The insightful day ended for the president. As he sat with his wife and only child, he reflected on his former life, how he had been born into a rich family with many opportunities of self expression and advancement, of the support he had received from others around him, and how he before had never acknowledged this support. He thought of his arrogant attitude and of his insensitivity to the plight of others. He thought of his claim of being very rich and of his celebrity status that had allowed him to participate in activities not permitted for others. He thought of his white male privilege and realized he had no influence in how this advantage had been given to him. Then he wondered about others, why they had been born into the circumstances in which they came into the earth, especially about those who lived in distressed, repressing conditions among which they had no chance of finding relief. What had made the difference in his birth and in theirs?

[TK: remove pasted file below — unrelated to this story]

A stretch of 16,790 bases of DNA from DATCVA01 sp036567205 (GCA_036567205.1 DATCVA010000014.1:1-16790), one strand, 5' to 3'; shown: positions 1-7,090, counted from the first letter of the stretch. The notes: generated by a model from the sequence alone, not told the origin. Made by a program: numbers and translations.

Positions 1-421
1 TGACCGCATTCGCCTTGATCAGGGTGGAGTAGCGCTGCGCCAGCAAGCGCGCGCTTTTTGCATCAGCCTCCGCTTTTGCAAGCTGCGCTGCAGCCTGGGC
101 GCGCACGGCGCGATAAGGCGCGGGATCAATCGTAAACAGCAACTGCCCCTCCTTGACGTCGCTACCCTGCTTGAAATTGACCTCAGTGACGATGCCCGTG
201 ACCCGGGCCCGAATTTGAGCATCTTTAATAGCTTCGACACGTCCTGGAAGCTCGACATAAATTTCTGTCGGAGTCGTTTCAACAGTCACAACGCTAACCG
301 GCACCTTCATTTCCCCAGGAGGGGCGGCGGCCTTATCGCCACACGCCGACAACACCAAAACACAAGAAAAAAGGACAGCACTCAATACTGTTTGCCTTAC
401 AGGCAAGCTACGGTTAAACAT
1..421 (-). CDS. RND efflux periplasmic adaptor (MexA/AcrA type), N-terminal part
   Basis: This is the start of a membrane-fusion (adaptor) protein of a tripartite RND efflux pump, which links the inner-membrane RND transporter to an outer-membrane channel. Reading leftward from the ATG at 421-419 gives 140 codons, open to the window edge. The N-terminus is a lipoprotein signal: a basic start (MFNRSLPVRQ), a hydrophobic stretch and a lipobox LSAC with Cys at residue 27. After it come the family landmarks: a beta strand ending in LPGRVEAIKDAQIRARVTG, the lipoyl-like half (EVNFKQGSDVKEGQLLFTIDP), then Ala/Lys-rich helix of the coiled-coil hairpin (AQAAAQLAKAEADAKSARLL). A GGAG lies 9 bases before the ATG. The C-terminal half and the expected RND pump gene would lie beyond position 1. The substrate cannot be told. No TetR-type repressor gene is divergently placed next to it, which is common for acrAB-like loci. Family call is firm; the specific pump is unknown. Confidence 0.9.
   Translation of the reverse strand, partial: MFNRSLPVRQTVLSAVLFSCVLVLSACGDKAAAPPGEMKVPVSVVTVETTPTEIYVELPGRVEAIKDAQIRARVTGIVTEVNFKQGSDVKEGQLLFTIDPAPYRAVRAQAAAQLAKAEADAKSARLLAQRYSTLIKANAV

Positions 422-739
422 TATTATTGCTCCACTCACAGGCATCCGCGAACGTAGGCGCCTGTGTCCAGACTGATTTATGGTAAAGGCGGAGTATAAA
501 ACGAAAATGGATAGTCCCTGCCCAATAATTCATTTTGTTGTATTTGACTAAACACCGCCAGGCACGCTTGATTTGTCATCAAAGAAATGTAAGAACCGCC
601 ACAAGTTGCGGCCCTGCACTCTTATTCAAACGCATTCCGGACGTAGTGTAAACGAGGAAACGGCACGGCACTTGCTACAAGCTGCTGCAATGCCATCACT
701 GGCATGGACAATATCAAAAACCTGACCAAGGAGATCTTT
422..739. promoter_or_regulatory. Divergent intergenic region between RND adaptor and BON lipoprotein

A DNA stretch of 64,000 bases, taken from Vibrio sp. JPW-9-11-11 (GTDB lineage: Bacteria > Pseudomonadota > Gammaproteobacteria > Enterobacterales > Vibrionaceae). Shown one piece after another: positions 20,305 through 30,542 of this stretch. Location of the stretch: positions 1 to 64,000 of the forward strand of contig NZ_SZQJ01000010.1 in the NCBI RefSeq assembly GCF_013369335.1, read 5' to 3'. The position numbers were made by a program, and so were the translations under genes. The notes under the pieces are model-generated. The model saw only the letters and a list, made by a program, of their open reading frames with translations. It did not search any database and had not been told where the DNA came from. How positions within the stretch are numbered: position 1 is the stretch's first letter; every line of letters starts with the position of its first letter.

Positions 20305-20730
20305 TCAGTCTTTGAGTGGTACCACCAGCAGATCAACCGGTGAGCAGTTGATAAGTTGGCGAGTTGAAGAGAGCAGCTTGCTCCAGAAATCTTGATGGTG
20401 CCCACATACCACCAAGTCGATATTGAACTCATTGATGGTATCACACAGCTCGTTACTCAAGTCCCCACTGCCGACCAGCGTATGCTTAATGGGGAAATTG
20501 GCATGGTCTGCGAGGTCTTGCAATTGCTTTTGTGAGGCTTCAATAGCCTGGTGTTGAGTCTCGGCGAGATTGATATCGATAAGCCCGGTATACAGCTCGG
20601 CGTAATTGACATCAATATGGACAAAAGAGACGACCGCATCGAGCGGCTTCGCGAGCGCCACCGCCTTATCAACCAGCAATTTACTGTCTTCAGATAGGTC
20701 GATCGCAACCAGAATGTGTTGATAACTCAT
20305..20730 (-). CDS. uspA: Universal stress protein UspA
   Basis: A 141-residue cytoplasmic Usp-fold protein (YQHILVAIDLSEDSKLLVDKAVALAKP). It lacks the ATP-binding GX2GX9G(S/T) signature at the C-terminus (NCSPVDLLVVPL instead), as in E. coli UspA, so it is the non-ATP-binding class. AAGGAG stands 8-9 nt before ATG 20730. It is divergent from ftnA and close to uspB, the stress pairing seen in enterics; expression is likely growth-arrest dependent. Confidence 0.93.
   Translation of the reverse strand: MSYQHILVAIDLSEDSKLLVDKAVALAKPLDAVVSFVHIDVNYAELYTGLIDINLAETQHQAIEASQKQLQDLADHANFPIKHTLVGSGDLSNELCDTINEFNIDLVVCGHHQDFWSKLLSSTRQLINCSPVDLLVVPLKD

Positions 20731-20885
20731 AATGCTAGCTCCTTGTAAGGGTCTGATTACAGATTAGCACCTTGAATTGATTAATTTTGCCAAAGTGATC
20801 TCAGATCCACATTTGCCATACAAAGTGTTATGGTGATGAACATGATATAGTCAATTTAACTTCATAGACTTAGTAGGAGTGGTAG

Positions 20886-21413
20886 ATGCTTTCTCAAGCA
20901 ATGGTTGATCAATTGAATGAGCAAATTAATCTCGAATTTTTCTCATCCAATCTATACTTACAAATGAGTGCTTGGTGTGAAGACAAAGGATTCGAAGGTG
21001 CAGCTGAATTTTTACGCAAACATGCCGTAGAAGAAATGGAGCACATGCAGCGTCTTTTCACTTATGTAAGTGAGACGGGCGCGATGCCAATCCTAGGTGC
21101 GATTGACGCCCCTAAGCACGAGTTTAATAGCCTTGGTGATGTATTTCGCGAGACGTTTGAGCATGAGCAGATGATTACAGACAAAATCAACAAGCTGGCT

Very early the next morning the villagers were astonished to find seventeen weary persons standing in their streets. They sounded an alarm and the men assembled to confront the strangers. From these newcomers they learned that they had walked across from Jordan, had passed by the Dead Sea before arriving at this first village they had seen. The strangers told of the horrors of the war in Syria, how their relatives had been mercilessly killed, how everything they owned had been stolen from them, and how they had barely escaped capture. The villagers saw their torment, and how weak were the five children who had come with them. Then they set about to provide rest for these refugees. The villagers agreed on a plan. Each family would offer space in their home for one or two of the travelers. In spite of their limited provisions the villagers eagerly shared what they had with the strangers. After providing a meal of bread and rice, olives and goat cheese, the refugees were given privacy to sleep.